The highlight? Riding around the back of the Opera House. We had it more or less to ourselves, and it really felt special, looping around that great monument with the beautiful views of our wonderful harbour. They have special permits, so don't just lob up on your own bike!!

I'm proud that I pushed myself into something I was scared of, and as a result, I really enjoyed it. I have to work hard on not letting my fears restrict me. With age, most limitations are self imposed. At least for me. As Dave Allen used to say 'There is nothing to fear but fear itself'**. It will be a sad day when I let my fears get the better of me. I know that day will come but I'll keep working on it while I can.

Linking up with #BlueMonday for the helmets

*We didn't start the fire...(do you have an earworm now?)
**Apparently FDR made this famous, paraphrasing Sir Francis Bacon, but for me, it will always be the Irish Comedian, sitting on the stool, smoking, before launching into a story of how he lost his finger...

Saturday 15 March 2014



The theme of Sunshine Sundays is Night. All I could think of was a sad little story, which I'll use for this coming First of the Month Fiction.

What I found interesting, was that all I could think of was scary things that happen at night, sad loneliness amplified by the night and all the bad things and worries that seem worse at night.

And yet for me, night is usually a happy time - it's when I clock off, when I go out to watch sport or bands, when I go to restaurants or movies (my happiest of happy places). It's a time when I get to indulge in things I enjoy.

So isn't it interesting I jumped on the bad associations instead of the sunsets and pleasant after dark activities? I wonder why we do that? Be scared of the things that go bump in the night?

I will leave you with a photo from Vivid, a celebration of light (and Night - for you need the darkness to fully appreciate the light). What does the night conjure up for you? And why does it do often represent evils, when from our own experiences, it's usually the reverse?

Linking up with #ArchiveLove

Thursday 13 March 2014

Even More Riddle Me This?

I'm tired, so tired that that tonight for dinner I'm having a gin and tonic. Don't worry, not an alcoholic. Just lazy - I only have the energy to make one thing, and dinner would be messier, and require more work. It will only be one, as I'd have to get up off the couch to make another, and then I'd have to fill the ice tray. Obviously, I just should have eaten what I fed the kids, but I digress...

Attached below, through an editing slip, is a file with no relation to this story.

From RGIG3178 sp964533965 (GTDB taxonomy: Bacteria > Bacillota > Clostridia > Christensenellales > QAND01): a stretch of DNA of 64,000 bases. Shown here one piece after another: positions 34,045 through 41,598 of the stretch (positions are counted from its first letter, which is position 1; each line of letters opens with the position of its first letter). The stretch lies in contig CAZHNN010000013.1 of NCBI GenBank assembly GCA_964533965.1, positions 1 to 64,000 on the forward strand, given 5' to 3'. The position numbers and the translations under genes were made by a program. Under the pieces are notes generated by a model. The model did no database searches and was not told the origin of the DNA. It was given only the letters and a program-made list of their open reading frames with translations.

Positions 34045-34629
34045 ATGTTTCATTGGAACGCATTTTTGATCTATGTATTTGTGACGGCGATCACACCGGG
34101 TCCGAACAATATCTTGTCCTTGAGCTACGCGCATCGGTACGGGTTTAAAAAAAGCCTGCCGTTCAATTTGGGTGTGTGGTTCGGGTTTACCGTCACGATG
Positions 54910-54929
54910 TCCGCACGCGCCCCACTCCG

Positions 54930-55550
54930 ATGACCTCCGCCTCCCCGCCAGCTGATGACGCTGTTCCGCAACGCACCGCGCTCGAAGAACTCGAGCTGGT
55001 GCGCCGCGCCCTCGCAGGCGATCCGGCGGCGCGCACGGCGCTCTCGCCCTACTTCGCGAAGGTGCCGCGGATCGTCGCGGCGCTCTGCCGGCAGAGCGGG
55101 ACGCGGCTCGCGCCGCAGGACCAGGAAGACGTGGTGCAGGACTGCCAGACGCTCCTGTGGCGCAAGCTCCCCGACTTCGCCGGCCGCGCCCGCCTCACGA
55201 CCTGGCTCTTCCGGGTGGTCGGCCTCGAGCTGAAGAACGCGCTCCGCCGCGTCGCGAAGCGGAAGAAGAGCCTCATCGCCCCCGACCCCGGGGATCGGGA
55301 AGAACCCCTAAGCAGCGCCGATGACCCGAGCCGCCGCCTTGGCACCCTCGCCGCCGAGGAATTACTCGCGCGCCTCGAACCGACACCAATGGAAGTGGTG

Anyway, all I can do this evening is list the weird questions that have puzzled me over the last few weeks...

1. What is brown sugar? (I mean how is it made that makes it different to white sugar)

2.  Kevin Spacey is in Chinese movie - what's that about?

3. Black undies under white shorts? I can already see your bra, isn't that enough? (or am I old and out of fashion?)

4. Why did they nail Jesus to the cross? (I am serious, I don't know, my youngest keeps asking and I keep mumbling about how 'they' didn't like him because he was King of the...mumble mumble - I accept I'm obviously quite stupid to have gotten to my age and not actually know. I did almost say that he swapped with someone and then realised that was in Life of Brian. And I'm not joking about that either.)

5. Sesame Street did an alphabet dance thing and there was a little kid dancing in a wheelchair & it brought tears to my eyes. Is that normal? Best to not to answer that. Just move along.

6. Why do they make all the bonus features on DVDs? Why don't they just make more episodes?

7. Why do we say 'Boo' when we want to scare someone?

8. Why are people making things up on twitter about the missing plane? And why are these rumours then getting published in newspapers? Does nobody fact check anymore?

9. Why do they keep advertising sad movies as comedies? (Philomena is not quite the lark it looks like in the ad, and I've heard Le Weekend is the same).

10. Is this really necessary? Or am I naïve?

Do you have the answers or other questions?

Monday 10 March 2014

Media and Tragedy

I am so saddened by the news of the MH370 flight over the weekend. I don't want to speculate or discuss rumours, what I want to say is how disappointed I was with all the intrusive photographs of family members grieving. Surely, in what must be the worst experience in their lives, they should be left in peace? Isn't there some sort rule of respect that means they don't have to see themselves, and their pain, plastered over the internet and newspapers?

I read of the 65 year old father having to flee the media scrum under police escort, as he made his way to the room set up for family members.

This tragedy is something that anyone who flies can relate to. It is something that has made a large proportion of the world heartbroken. I don't think the pictures add to the story. I think they sensationalise tragedy for entertainment.

Shame on us for wanting that. Our want is what makes them do it.

And that is very sad. We can do better. We must do better.

If you agree with me, let your voice be heard by not clicking on links that promote those images.

Linking up with Essentially Jess for IBOT.

Sunday 9 March 2014